The mechanical cost me 6 minutes. I finished 5 minutes back even though I suffered severe motivational problems all day. It would've been a great battle if not for that early mechanical.

This was shot by Carl Mesta. It was my last lap before I put on lights. I saw him at that spot and just had to catch some air for the camera. Carl was nice enough to make his photos available to everybody for free. If you were there, check out his shots. Hopefully you'll want to buy one, 'cause they're that good.

September 10, 2007

SM100: The race

The crack of dawn start

The photo credit goes to directly to Lauren and indirectly to Fontana. Seems the pooch was a bit un-nerved that Daddy was up getting ready to ride his bike and wouldn't let Mommy sleep, so she got up and watched the start.

I was up about 10 minutes before the 5AM gong "alarm". This always happens without an alarm. I guess it's pre-race nervous energy. With a proper good night's sleep, I usually start sleeping pretty lightly around 3AM, looking at my watch every half-hour or so. I've always considered this a good thing since it gets me to the blue rooms before things start to pile up. Let your mind interpret that however it will.

Experience rocks. I have these early-morning starts dialed now that I've done so many of them. The routine is something like this: Wake-visit blue room-make coffee-make breakfast-eat-visit blue room-get dressed-roll to start-visit blue room on way-find spot on line-pee-go! I've also been simulating no warm-up starts by jumping right into my early morning training rides. I ride before work during the week and had gotten into the habit of spinning around for a half-hour or so before starting to "train". At hundies I'd always feel a bit sluggish for the first half-hour or so, so I started kicking it into gear sooner and it seemed to help. Once the neutral start was over and things started ramping up, I started working my way up and felt great.

As I was working my way up the first fireroad climb I was passed by Sue Haywood. She was keeping a nice pace and looked like a good wheel to jump on. I was already blowing by guys who'd started too hard; now we were really blowing by them. When we hit the first singletrack I got a taste of how my day would go. There were riders stumbling and bumbling up the first steep rocky pitch. It was short and would require a short effort, so why walk it? I blasted up it, taking bad lines around a few walkers and made it up easily. The legs were feeling great.

As I started the climb up to Wolf Ridge I found myself amongst a big group that included Sue and Jeff. She let a bunch of guys go around but they weren't really going anywhere, so when it was my turn and she asked, I declined. The girl's got some serious skills and her wheel was a great one to hang onto.

Somewhere on this climb we passed Chris Eatough. At the time he was trying to figure out what was going on (back wheel wouldn't spin), which turned out to be a broken axle. It sucks to see a fellow racer taken out early by a mechanical, especially somebody with Chris' meticulous preparation, but it goes to show that it happens to the best of us.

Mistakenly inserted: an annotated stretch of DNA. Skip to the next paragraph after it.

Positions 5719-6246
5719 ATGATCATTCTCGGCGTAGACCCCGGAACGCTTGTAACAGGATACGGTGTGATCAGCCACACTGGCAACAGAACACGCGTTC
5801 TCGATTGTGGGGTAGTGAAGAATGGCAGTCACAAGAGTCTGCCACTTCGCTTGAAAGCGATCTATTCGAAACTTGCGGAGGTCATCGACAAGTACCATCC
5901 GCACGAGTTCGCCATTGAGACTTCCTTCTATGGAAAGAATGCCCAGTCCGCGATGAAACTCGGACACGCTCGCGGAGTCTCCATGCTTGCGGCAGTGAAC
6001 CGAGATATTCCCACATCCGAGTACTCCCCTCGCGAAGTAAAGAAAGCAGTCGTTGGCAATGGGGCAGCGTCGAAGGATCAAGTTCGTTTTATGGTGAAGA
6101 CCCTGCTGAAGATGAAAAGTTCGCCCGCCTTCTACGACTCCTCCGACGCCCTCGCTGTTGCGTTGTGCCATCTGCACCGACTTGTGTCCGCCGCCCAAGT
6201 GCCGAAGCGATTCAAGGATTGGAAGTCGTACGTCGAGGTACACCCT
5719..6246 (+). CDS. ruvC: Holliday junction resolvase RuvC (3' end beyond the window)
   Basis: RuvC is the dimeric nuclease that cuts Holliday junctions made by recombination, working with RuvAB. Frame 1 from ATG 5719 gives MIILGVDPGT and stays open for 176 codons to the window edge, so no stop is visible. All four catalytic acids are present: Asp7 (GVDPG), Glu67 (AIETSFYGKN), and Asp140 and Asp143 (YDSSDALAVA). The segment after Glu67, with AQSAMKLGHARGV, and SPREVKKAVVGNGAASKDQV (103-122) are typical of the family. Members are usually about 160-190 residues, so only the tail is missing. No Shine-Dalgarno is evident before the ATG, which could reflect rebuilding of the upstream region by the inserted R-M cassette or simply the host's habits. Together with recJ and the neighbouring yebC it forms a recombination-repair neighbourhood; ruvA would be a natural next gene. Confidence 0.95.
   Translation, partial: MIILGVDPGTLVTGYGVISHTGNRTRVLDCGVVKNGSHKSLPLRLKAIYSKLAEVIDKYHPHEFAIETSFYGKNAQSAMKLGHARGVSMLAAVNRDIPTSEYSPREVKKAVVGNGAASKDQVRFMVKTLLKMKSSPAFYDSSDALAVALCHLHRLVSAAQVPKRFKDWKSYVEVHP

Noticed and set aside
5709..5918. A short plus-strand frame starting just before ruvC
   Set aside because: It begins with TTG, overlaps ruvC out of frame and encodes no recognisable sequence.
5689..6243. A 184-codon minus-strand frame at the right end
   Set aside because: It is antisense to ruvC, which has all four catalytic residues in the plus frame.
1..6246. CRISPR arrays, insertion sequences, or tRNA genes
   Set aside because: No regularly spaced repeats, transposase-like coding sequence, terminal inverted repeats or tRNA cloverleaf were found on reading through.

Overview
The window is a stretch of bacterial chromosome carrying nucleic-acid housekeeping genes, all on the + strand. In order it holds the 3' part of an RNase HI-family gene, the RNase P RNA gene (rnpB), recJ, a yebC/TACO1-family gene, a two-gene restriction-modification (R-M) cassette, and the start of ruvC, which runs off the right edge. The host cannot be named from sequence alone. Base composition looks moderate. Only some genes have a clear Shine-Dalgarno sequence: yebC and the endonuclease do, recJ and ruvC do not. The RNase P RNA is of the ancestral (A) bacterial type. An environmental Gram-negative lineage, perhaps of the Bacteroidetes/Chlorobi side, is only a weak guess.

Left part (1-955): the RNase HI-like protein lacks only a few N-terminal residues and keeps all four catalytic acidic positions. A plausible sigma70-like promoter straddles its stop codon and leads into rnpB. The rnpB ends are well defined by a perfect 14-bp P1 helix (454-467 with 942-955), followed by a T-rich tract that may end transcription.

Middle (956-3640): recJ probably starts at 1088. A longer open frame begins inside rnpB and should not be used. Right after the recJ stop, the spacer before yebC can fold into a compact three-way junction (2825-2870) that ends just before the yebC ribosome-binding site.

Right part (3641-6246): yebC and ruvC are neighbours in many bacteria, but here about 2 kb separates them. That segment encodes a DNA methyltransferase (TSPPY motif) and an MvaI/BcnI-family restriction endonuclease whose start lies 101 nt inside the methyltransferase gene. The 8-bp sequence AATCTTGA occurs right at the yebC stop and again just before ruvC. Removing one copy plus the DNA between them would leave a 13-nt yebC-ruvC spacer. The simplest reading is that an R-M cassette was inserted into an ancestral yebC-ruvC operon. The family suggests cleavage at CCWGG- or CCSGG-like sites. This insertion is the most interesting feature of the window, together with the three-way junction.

Shortly after that I bobbled on some rocks, Sue got a gap and I was alone. It was no biggie since I was near the top and pretty soon my lousy descending skills would've made sure I was alone anyway.

I soldiered on alone and it would stay that way except for the road sections. I'd finish a singletrack or leave an aid station and I'd inevitably end up with a few other riders and we'd start pacelining. I never consciously tried to, but at some point I'd ride all of them off my wheel.

Good things started to happen on the way up Hankey Mountain, in the form of catching and dropping riders on the climbs. I've figured out that this flatlander can't descend, but I sure can climb if I'm having a good day. So far I was having a good day. I worked my way through 3 riders up that climb and none of them caught back up on the downhill.

This shot was taken in the ripping grassy singletrack around Braley Pond, right before aid station 4 and the race's defining climb that follows it. I actually wiped the scowl from my face and looked like I was having fun, instead of my normal racing look of twisted pain.

The good vibes continued on the climb up to Shenandoah Mountain. I kept a good tempo all the way up, with occasional surges to catch and drop other racers. I made my usual quick work of aid station 5, made even faster with the help of my teamie Mark who was up there volunteering. He lubed my squeaky pedals, helped top off my bottles and ran alongside me with a last piece of that heavenly watermelon as I scarfed down another. Thanks, Mark. You rock. Despite all that help I still got caught up in the desire to resume chasing down riders, forgetting to grab a fresh gel flask and can of Endurolytes. I took stock of what I had left (swig of gel and 3 Endurolytes), estimated the time I had left to the finish (2 hours) and decided it wasn't worth turning back.